Longitudinal analysis of subjective quality of life in schizophrenia: Anxiety as the best symptom predictor

Jonathan D. Huppert*, Thomas E. Smith

*Corresponding author for this work

Research output: Contribution to journalArticlepeer-review

92 Scopus citations

Abstract

We examined the relationships among changes in anxiety, depression, core symptoms of schizophrenia, and subjective quality of life (QL) longitudinally. Fifty-three stabilized outpatients diagnosed with schizophrenia or schizoaffective disorder were assessed for QL and symptoms every 3 months for a period of 1 year. Using mixed effects models, we found that changes in anxiety, as rated on the Brief Psychiatric Rating Scale, were inversely associated with general life satisfaction and satisfaction with many specific domains. These relationships were stronger than the relationships of QL and any other core symptoms of schizophrenia, including depression. Anxiety was also related to some positive and negative symptoms. These findings support the notion that more precise analysis of general psychopathology, and anxiety in particular, is important in clarifying the factors involved in QL in schizophrenia. We explain our findings in the context of current theories of affect and suggest implications for the treatment of schizophrenia.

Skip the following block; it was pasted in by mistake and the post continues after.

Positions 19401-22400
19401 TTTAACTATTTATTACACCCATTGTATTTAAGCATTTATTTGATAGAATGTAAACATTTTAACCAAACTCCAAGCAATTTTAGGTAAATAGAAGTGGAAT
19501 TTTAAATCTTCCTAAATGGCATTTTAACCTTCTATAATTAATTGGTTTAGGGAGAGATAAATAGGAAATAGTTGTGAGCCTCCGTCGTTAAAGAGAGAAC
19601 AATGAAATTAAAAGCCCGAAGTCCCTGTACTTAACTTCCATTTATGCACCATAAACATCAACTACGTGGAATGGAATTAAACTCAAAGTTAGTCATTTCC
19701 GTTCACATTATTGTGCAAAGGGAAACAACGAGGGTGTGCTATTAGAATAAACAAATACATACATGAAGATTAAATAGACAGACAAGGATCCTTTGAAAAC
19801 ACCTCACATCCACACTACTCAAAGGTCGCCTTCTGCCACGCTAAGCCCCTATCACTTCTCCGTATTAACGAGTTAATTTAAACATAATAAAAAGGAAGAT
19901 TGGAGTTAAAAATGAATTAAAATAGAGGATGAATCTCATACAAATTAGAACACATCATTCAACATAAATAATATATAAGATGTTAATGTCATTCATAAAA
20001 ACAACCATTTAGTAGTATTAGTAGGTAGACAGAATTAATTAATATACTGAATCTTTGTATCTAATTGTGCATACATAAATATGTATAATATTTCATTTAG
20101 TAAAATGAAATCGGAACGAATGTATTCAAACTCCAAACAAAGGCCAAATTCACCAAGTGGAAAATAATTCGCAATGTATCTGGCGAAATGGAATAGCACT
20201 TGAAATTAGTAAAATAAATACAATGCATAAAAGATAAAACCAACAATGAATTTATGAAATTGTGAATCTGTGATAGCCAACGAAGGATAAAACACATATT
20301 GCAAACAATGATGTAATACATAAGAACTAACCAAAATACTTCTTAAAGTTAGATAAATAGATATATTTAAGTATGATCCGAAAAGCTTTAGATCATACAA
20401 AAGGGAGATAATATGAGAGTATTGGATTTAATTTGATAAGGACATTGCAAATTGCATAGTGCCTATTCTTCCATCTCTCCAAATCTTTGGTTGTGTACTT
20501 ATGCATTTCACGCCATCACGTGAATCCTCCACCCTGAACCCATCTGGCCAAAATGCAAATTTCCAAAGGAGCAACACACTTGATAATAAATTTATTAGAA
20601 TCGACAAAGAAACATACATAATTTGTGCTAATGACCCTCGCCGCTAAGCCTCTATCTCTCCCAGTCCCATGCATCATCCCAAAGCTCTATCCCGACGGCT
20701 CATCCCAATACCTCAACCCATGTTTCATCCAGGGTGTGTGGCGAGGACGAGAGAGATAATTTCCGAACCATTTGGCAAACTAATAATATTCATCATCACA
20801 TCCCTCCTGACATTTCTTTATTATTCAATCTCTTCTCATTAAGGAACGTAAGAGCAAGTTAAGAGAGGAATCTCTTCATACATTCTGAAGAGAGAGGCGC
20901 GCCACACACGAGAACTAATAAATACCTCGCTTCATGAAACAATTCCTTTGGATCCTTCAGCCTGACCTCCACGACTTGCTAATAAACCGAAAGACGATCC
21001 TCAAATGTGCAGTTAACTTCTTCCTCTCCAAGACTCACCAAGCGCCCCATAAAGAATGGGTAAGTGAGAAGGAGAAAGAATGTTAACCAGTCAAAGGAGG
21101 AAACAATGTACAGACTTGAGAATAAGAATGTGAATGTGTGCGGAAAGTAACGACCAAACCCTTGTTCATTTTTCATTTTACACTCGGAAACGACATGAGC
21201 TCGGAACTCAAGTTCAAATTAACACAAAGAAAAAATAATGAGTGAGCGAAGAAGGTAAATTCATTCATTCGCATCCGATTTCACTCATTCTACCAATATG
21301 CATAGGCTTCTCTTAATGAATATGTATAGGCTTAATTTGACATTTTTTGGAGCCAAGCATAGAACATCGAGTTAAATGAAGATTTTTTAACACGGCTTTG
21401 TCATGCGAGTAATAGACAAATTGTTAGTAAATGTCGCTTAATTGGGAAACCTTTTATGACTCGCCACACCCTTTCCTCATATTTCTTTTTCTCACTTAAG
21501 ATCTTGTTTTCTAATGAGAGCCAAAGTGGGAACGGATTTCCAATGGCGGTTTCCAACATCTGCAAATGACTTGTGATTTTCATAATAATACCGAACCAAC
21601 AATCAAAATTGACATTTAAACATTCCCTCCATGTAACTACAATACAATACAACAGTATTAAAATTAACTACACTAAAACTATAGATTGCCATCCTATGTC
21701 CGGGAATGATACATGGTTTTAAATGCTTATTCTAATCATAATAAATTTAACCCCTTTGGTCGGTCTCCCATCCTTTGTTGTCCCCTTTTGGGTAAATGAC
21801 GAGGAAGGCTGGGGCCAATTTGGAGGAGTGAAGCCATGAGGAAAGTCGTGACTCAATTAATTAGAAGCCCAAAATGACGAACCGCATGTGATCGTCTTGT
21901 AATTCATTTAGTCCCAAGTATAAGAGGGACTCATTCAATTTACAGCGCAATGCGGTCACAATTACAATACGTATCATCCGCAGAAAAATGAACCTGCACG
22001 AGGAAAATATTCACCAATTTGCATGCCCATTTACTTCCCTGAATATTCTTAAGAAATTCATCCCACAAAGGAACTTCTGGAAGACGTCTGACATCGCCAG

Original languageAmerican English
Pages (from-to)669-675
Number of pages7
JournalJournal of Nervous and Mental Disease
Volume189
Issue number10
DOIs
StatePublished - 2001
Externally publishedYes

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